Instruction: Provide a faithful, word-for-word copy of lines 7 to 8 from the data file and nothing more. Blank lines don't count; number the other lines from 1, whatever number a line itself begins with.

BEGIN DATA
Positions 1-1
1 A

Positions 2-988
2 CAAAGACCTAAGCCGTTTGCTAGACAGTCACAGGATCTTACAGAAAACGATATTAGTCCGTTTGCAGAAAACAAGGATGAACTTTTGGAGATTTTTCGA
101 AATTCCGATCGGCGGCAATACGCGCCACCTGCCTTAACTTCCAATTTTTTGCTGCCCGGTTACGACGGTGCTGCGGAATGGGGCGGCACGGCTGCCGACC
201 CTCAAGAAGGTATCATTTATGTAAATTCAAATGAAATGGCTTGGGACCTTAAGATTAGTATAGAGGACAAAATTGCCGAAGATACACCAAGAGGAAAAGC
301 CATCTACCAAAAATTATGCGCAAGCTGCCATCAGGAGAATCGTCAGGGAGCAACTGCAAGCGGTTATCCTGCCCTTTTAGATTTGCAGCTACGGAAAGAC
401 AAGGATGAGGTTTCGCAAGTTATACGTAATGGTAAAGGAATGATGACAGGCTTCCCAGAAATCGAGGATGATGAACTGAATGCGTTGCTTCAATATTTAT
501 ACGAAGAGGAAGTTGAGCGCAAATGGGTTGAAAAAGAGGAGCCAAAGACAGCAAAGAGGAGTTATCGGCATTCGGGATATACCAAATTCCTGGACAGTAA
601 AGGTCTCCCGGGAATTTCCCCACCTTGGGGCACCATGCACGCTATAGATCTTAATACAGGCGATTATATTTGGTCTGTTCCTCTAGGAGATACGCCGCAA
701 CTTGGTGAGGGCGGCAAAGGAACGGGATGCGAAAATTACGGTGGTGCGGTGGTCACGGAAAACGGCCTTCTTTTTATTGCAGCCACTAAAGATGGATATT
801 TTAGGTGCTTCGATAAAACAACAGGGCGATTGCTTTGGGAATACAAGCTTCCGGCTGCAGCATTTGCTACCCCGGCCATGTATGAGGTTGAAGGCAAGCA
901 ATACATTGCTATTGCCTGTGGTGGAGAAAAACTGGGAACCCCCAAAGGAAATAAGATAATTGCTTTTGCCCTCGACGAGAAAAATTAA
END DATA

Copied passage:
301 CATCTACCAAAAATTATGCGCAAGCTGCCATCAGGAGAATCGTCAGGGAGCAACTGCAAGCGGTTATCCTGCCCTTTTAGATTTGCAGCTACGGAAAGAC
401 AAGGATGAGGTTTCGCAAGTTATACGTAATGGTAAAGGAATGATGACAGGCTTCCCAGAAATCGAGGATGATGAACTGAATGCGTTGCTTCAATATTTAT